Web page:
Annual Production (Grand Vin)
The name of Gaja's Cabernet Sauvignon-based red, Darmagi, first released in 1985, means "what a pity" in the Piedmont dialect, said to be Giovanni Gaja’s reaction to the arrival of Bordeaux varieties in Barbaresco at the request of his son, Angelo.
One of the wine industry’s brightest stars, Gaja has been credited with transforming not just the reputation of Piedmont wine, but of Italian wine altogether, having had a significant impact on the way Italian wine is grown, made, priced and marketed.
This celebrated estate was founded with just two hectares by Giovanni Gaja, whose ancestors came to Italy from Spain in the 17th century. The Gaja family opened a tavern in Barbaresco in 1859, serving its wine with food, and by the end of the 19th century Gaja wines were bottled and supplied to the Italian army in Abyssinia. It wasn’t until 1937 that the estate put ‘Gaja’ in prominent red letters on its bottles – a famed branding exercise still in use today.
The family made a number of significant vineyard purchases following the Second World War, and under the careful watch of Giovanni’s mother, Clotilda Rey, who instilled the principles of hard work and high quality, continued to attract desirable clientele and fetch high prices for their wine.
Angelo Gaja, Giovanni’s son, began his career with the company in 1961, and is largely responsible for a viticulture revolution in Italy. Despite many disputes with his father, he experimented with green harvests and single vineyard production. He also bought malolactic fermentation to Piedmont in the 70s, bringing in thermo-controllable fermentation equipment and – controversially –French grape varieties to the business, subsequently leading to Grand Cru prices for the estate.
The relationship between Angelo and his daughters Gaia and Rossana has been considerably smoother, and the pair are now in charge of the day-to-day operations of Gaja, under the watchful and visionary eye of their father.
Gaja has consistently flown the flag for Italian wine, pioneering what were once seemingly-radical viticulture ideas and blending traditional processes with a modern approach to create an impressive portfolio of wines that have pleased critics around the globe.
Given the size of production, Gaja could easily be classified as a medium-sized winery, but the family insists its approach is essentially artisanal. The estate is focused on quality, and is not afraid to declassify or sell off in bulk vintages that don’t meet its high standards, and its most sought-after wines are generally produced in relatively small quantities.
Its pricing, then, is ambitious, but the estate is on top form at the moment, with all of its top wines demonstrating steady value growth. The 2010 Barbaresco vintages in particular, which all received high 90s scores from Parker, have shown encouraging growth in the short time they’ve been on the market. The flagship Barbaresco – while starting at a lower price than its equally sought-after counterparts – grew 33% in value over 12 months since its release. The Sori Tildin, Costa Russi and Sori San Lorenzo all come in at higher prices, and demonstrated around 18% growth in the same period.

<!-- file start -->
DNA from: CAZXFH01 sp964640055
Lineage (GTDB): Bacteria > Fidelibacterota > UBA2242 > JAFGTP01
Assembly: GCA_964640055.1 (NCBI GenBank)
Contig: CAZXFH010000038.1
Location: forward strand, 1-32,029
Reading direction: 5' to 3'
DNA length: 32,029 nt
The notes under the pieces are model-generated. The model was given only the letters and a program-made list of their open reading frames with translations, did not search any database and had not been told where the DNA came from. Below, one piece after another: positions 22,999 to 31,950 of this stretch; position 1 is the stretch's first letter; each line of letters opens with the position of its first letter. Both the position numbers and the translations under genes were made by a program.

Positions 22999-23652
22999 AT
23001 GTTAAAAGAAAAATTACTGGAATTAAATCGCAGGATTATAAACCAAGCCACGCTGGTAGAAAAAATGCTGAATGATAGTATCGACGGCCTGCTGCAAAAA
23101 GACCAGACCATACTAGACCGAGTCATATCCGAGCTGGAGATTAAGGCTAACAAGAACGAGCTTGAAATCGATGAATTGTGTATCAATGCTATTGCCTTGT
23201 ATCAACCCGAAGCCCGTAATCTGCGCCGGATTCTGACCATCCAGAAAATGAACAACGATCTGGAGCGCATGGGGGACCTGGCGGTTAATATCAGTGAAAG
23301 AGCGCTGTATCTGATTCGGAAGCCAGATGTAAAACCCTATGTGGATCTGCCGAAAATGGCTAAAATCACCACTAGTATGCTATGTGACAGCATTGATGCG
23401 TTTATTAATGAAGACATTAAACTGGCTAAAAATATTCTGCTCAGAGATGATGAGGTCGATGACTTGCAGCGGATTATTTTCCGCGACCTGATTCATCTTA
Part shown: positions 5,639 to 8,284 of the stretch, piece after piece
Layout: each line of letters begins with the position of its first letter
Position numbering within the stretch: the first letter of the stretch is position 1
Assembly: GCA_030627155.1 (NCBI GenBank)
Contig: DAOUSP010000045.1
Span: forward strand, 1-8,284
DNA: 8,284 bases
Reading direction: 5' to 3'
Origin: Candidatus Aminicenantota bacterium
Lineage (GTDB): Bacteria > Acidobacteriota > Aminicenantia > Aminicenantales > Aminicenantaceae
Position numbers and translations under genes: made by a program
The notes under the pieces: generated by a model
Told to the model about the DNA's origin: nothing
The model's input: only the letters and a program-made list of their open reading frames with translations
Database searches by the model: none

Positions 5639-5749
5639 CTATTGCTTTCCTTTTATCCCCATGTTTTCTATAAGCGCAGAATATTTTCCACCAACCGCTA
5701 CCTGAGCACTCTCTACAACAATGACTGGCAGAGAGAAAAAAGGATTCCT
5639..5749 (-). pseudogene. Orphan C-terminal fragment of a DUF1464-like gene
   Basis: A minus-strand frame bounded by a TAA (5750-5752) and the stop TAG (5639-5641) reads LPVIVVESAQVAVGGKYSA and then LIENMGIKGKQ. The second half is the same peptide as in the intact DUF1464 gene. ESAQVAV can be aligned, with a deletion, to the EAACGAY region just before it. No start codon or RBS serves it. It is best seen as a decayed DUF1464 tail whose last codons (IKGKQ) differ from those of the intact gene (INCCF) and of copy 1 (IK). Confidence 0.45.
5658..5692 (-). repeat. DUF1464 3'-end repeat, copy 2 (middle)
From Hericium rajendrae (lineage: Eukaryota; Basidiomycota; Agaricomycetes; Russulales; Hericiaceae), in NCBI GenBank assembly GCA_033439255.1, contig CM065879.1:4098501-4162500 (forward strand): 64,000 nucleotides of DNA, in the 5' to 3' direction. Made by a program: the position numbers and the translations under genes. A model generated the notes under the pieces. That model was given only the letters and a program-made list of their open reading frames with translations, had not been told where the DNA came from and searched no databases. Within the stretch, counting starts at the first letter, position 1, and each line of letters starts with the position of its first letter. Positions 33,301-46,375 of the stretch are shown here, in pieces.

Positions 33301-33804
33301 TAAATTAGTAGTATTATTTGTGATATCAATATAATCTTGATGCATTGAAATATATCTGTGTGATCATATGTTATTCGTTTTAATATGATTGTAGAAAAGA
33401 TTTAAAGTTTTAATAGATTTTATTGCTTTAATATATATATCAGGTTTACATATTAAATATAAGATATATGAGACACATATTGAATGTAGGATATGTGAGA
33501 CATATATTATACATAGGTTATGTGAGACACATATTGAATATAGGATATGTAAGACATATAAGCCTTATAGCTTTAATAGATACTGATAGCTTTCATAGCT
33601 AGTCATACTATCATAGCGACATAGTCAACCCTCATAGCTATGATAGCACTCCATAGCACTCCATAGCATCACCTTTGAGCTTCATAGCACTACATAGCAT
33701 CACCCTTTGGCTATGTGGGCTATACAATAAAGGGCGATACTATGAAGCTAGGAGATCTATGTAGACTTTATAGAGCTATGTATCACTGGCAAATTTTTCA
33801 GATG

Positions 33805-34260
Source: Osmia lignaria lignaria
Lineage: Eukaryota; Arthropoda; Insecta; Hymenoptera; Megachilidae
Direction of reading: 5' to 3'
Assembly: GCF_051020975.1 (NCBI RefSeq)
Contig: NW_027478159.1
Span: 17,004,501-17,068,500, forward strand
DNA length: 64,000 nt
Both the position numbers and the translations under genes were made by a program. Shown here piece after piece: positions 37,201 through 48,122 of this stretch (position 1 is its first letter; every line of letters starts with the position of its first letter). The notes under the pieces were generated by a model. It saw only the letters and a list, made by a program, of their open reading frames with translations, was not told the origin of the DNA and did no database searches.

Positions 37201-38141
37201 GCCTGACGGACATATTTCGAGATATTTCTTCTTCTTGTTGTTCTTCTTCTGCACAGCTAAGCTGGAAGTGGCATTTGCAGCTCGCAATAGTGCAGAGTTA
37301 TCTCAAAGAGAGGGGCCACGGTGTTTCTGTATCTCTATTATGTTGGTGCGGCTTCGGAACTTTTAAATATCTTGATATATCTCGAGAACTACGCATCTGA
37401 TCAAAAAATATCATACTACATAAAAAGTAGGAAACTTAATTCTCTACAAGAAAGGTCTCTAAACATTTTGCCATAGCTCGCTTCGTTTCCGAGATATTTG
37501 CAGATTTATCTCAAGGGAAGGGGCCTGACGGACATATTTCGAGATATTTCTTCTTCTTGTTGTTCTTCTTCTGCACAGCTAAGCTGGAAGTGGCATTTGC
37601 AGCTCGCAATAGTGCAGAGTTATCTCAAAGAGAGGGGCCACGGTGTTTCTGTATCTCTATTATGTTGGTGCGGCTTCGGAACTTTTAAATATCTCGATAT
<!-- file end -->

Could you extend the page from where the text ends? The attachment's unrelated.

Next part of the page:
However, a slightly more affordable investment can be found in the estate’s Sperrs offerings. The 2007 vintage in particular – scoring an impressive 97 points from Parker – is showing year-on-year value growth for a lesser outlay than the trio of Barbarescos.
Gaja Barbaresco DOCG
The flagship wine, which has been in production since the estate’s founding in 1859, is a 100% Nebbiolo varietal sourced from 14 different Barbaresco vineyards and shows full-on Gajissimo personality with opulence and intensity contrasted against smoothness and finesse. According to Parker, “everyone wants to know its secrect”.
Born of a single vineyard purchased by the family in 1967, the sought-after Costa Russi is a 95% Nebbiolo and 5% Barbera blend, boasting layers of dark red fruit, minerals, flowers and spices in a lingering finish.
Another strong performer in the Gaja portfolio, the Sori Tildin is a fine example of Piedmont terroir, offering incredible power, length and class in its 95% Nebbiolo and 5% Barbera blend.
Sorì San Lorenzo
Like the Costa Russi and Sori Tildin, the Sori San Lorenzo has recently been reclassified from Barbaresco DOCG to Langhe DOC, giving Gaja more flexibility in the winemaking process. This is particularly noticeable in the Sori San Lorenzo, which boasts beautiful layers of dark raspberries, liquorice, herbs and tar in a sumptuous frame.
While Gaja is best-known for its Barbaresco crus, its Barolo Sperss is well worth a mention. The purchase of the Serralunga vineyard in 1988 marked a longed-for return to Barolo making for the estate, so it’s apt, then, that Sperss is Piedmontese for ‘nostalgia’. Offering exceptional harmony and a sublime finish, the Sperss is a powerful expression of Serralunga fruit.
Gaia & Rey
The estate is known for its reds, but around 8% of its overall production is white. Of the four vini bianchi on offer, Gaia & Rey has been the best-received. A soft, articulate Chardonnay, it offers layers of rich, expressive fruit and will age remarkably well.
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